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A Lesson in Coveralls

Many of my stories and life lessons involve my father.  Mainly due to the fact that he has had a profound impact on my approach to life and people in general.

Like most young couples after marriage, we were abundant with love but light on cash.  My father, a retired military officer, owned a couple of gas stations with auto repair services.  I would occasionally work on weekends to earn some extra money.  

My father, who worked in the defense contractor industry after military retirement, would occasionally relieve his mechanics from weekend duty and be the weekend mechanic at a gas station.  He grew up fixing cars with my grandfather and could fix anything mechanical.  When he was active duty military he would purchase a used car that needed mechanical work and rebuild the engine, resell it, and make some extra money.  Unfortunately, I did not absorb all that mechanical knowledge through my youth.  Besides being proficient in auto repair, he held two college degrees and multiple security clearances.

I don’t know that many people under the age of 30 realize the “convenience” portion of a gas station used to be a rack of stale Little Debbie cakes and a soda vending machine; and, that the majority of the square footage at the gas station was consumed by a mechanic’s garage.  Yes, you could actually pull in, get gas, get your oil changed, get your tires rotated all in a single spot; now that was convenience, not getting a Twinkie and Mountain Dew.

So here I was one fine fall Saturday in the mid 1980s organizing the parts room at the Eastwood Mall gas station.  My father was the mechanic on duty that day and as usual wore a one piece coverall so that he didn’t get his “nice” clothes dirty while working on the vehicles.  A gentleman driving a 1970’s era gas guzzler pulled in because he was having mechanical issues.  My father worked on the vehicle for several hours to get the vehicle in working order again.  And I am sure he didn’t charge near what the project involved.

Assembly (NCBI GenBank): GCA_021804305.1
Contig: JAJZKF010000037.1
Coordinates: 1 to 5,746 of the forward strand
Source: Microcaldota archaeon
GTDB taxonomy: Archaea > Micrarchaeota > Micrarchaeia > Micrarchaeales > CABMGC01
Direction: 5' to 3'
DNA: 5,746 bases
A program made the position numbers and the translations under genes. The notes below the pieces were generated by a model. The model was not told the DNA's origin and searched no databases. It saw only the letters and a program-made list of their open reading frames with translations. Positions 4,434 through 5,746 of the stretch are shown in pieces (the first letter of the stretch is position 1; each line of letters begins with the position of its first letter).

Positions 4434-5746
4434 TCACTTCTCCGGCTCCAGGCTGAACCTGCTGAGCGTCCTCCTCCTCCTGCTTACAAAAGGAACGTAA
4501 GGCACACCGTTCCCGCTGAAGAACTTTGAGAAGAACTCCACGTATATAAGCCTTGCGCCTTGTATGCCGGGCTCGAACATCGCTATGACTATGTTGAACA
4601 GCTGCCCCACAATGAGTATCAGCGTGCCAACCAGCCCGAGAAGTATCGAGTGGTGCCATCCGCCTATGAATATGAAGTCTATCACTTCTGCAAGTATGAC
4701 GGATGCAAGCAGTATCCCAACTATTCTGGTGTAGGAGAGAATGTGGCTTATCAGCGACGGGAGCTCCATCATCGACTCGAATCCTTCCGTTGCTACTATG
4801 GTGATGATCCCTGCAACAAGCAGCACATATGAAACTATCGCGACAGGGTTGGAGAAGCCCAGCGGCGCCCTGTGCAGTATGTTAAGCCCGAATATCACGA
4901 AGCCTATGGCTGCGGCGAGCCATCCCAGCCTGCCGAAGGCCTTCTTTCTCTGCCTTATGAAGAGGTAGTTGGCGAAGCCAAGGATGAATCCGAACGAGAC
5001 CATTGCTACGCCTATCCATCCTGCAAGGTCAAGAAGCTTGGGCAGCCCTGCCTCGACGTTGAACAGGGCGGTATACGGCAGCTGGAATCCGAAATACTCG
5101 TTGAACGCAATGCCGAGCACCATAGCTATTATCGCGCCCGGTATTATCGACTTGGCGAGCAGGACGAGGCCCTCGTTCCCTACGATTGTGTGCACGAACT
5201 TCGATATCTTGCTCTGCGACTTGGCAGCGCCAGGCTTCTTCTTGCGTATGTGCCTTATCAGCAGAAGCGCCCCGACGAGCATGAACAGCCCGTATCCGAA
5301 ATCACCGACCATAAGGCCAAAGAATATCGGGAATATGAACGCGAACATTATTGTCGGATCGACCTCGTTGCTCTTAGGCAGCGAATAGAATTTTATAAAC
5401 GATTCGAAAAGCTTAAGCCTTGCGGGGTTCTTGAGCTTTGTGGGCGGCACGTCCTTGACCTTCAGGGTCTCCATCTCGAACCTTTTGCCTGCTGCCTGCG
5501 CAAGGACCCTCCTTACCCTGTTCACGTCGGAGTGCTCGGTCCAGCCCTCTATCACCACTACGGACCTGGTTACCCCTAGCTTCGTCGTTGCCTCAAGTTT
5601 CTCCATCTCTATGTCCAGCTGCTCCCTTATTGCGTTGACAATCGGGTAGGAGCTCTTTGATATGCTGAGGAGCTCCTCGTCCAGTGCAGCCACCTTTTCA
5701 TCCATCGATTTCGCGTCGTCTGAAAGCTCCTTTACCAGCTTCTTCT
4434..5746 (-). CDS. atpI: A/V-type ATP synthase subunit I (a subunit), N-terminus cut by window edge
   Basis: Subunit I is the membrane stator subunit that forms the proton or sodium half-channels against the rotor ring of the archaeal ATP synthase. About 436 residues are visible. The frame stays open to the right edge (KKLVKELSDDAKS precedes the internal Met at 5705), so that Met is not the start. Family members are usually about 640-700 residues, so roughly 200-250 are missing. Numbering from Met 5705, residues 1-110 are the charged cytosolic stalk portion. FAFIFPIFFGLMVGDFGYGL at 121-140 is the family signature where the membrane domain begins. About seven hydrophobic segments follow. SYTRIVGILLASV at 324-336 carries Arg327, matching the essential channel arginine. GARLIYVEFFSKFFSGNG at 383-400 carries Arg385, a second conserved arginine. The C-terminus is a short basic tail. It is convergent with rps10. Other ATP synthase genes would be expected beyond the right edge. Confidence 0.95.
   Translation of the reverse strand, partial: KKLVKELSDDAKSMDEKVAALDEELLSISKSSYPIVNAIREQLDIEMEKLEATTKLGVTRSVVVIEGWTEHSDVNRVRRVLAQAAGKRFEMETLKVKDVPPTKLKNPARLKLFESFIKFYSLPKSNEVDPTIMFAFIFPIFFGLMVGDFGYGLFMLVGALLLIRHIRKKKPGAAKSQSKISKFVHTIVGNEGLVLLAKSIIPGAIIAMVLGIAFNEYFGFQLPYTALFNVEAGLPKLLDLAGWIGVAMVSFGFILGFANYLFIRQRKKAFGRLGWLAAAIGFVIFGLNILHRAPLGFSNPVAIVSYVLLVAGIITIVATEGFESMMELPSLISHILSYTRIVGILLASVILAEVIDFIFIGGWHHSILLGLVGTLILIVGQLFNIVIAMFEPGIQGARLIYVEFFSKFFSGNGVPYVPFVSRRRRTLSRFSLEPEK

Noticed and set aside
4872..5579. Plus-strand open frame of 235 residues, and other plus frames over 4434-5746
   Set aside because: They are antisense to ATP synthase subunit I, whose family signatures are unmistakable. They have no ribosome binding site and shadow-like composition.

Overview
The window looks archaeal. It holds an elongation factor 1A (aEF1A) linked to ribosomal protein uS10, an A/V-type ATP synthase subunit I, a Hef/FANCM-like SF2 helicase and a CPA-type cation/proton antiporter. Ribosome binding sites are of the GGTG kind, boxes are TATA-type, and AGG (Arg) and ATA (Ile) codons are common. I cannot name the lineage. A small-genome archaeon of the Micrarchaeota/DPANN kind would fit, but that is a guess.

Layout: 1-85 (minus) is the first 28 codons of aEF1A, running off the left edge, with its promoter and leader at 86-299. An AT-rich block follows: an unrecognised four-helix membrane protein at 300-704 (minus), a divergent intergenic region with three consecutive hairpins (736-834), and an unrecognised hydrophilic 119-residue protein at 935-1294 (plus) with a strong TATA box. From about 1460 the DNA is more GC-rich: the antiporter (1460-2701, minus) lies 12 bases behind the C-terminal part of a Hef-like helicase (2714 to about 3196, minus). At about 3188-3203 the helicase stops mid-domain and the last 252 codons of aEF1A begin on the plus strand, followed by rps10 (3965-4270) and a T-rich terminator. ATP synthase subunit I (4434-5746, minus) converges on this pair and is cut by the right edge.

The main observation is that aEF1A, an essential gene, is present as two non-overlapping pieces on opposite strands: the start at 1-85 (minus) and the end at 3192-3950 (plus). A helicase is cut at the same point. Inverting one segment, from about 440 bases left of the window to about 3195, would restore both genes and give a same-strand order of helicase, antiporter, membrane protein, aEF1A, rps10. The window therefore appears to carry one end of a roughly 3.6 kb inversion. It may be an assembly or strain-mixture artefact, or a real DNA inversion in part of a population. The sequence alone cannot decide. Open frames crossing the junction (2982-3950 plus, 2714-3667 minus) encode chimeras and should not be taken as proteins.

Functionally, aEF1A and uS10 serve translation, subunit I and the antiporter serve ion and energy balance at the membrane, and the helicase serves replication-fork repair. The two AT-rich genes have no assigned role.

I just happened to take some trash out when the vehicle owner showed up to retrieve his car.  I was standing off about 50 feet as my father proceeded to relay the fixes and deliver the news that it was probably time the gentleman consider getting a new or newer automobile before sinking more money into his current car.  I then watched as this man proceeded to curse my father out by telling him that he was a “shade tree mechanic that didn’t know what he was talking about.”  My father stood there quietly as the man vented and made personal accusations; all while not knowing he was the owner or that he knew more about engines than Henry Ford himself.  All the man saw was a “grease monkey” that was not his equal.

As I stood there and watched the scene unfold I remember thinking to myself “Sir, you have no idea who you are talking to.  The man you are addressing could run rings around you mentally.”  To this day I have kept that lesson of not making judgments about another human based on their “coveralls”.  In fact, some of the most amazing people and their stories have come by way of me taking the time to simply engage in simple conversation and asking them about themselves.

In this age of social media, I believe that we have allowed our social media personas to become a pair of coveralls.  Social media cannot and will never replace the ability to simply stand in front of someone else and have a meaningful conversation.

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